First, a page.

“I doubt anybody was getting time checks, but I knew what power would get the best performance out of me and I think any time checks would have distracted me from that.”
How did you pace the ride?
“I made sure that my last 10 minutes were my hardest, without going out the start gates like a pansy.
“It’s too easy to slam out 20 Watts above threshold for the first 15 minutes and roll into the finish feeling sorry for yourself, so I was determined not to make that mistake.
“I hit the half-way point five Watts below my finishing average, so I think I got my best performance out on the day.
Do you have a coach/mentor – what’s the training ethos?
“I’ve come from a swimming background and the low impact nature of the sport makes it very similar to cycling – you can hammer your body into the ground for 20+ hours a week if you wanted to.
“There’s no doubt that making an attack at the end of a three hour road race requires some volume, so I’ve tried to find a happy medium between commuting to work for enjoyment and slotting in the Renfrew bunch on the way home for a burn up.
“I’ve had a lot of discussions with Rob Friel over training, but to me it boils down to making consistent and measurable progression.
“It might not be linear, but if what I’m doing isn’t achieving my targets, I need a re-think.”
Do you have road and/or track ambitions?
“I’ve just completed my track accreditation, so it’s on the cards, but a total unknown at this point.
“I find the road racing scene exciting, so I’d like to test my mettle down South.
“I took a good kicking at the Manx GP earlier this season, so I’d like to prepare better for one of these races next year and take less of thrashing.”
What was your best performance before the ’25?’
“A bronze in the Scottish Road race was a turning point this year.
“As an outsider, I was allowed to drift into the break while people saved energy marking guys like Steven Lawley.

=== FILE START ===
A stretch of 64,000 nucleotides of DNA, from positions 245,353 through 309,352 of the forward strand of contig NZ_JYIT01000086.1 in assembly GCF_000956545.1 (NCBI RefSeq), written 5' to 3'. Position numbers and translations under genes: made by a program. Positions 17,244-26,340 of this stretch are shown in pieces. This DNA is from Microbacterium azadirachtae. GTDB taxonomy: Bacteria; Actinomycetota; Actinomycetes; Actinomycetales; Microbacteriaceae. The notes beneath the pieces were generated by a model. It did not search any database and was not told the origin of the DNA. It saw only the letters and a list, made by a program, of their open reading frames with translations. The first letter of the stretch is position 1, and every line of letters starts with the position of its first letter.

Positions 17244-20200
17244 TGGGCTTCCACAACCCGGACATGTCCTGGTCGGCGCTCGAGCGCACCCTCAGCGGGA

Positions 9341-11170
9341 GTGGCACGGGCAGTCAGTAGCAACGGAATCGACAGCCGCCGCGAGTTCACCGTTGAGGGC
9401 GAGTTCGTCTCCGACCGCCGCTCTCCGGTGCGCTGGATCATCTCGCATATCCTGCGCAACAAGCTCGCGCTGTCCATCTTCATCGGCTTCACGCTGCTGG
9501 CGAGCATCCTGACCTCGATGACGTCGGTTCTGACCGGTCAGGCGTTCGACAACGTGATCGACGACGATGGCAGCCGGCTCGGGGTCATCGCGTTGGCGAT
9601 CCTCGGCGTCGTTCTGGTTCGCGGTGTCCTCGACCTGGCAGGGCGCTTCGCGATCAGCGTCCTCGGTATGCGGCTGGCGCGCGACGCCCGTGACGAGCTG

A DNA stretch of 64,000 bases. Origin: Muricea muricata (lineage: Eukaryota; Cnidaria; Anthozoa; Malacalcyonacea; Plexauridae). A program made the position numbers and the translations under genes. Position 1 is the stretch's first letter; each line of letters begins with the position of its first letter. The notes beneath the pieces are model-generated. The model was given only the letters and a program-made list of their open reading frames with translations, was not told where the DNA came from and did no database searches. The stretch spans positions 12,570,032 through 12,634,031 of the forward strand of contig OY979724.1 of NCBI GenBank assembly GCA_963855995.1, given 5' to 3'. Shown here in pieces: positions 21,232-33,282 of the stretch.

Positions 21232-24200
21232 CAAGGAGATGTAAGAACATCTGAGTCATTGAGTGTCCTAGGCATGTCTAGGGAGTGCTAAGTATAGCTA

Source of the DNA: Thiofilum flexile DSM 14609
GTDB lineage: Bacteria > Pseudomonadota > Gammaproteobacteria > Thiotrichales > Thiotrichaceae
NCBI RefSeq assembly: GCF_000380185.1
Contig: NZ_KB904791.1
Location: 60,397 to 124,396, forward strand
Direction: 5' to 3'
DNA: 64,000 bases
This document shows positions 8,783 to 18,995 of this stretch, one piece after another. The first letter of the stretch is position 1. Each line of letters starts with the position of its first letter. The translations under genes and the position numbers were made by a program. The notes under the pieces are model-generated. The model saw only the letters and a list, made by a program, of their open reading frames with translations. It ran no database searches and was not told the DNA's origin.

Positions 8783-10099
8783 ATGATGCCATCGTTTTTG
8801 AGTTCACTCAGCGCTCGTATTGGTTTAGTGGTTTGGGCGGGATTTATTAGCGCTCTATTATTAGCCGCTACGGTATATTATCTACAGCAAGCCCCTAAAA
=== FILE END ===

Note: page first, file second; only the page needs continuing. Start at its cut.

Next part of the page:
“Since that race, drifting off the front has been impossible, so I have a faint idea of Steven’s pain.”
You recently rode a 19 minute ’10’ – what do you think of Bialoblocki’s 16:35?
“People talk about float days and heavy traffic influence, but 450W in his aero position gets my kudos any day of the week.
“It’s hard to imagine the thrill of a 58kph average speed, but it’s not hard to imagine the world of pain he must have been in to achieve it.
“I’ll keep taking my baby steps and see if I can better my sub-20 ride.”
What’s 2017 about?
“Setting new goals, challenging what I did this year and seeing if I can better it.
“I went through my swimming days thinking I would keep getting better every year, but diminishing returns says otherwise.
“If I can race down South and consider myself active in the bunch, that would be a massive success.
“Anything better than this year is a bonus.
“The track is something I’m interested in and 4-5 minute efforts suit me, so I’d like to give pursuiting a go.”
What would you like to be your ultimate destination on the bike?
“There’s no long-term goal in mind. I find that ruins my enjoyment of sport.
“If I’m pressured to put in a killer turbo session while there’s a Scottish hurricane outside, I’ll lose all motivation.
“So I’ll keep setting short term goals that ensure I’m improving, but not losing sight of sport being a hobby.”
Is Katie ever not cheeky to you?
“It’s all for show.
“When she comes home she’s always showering me with hugs, encouraging my cycling and offering pro advice!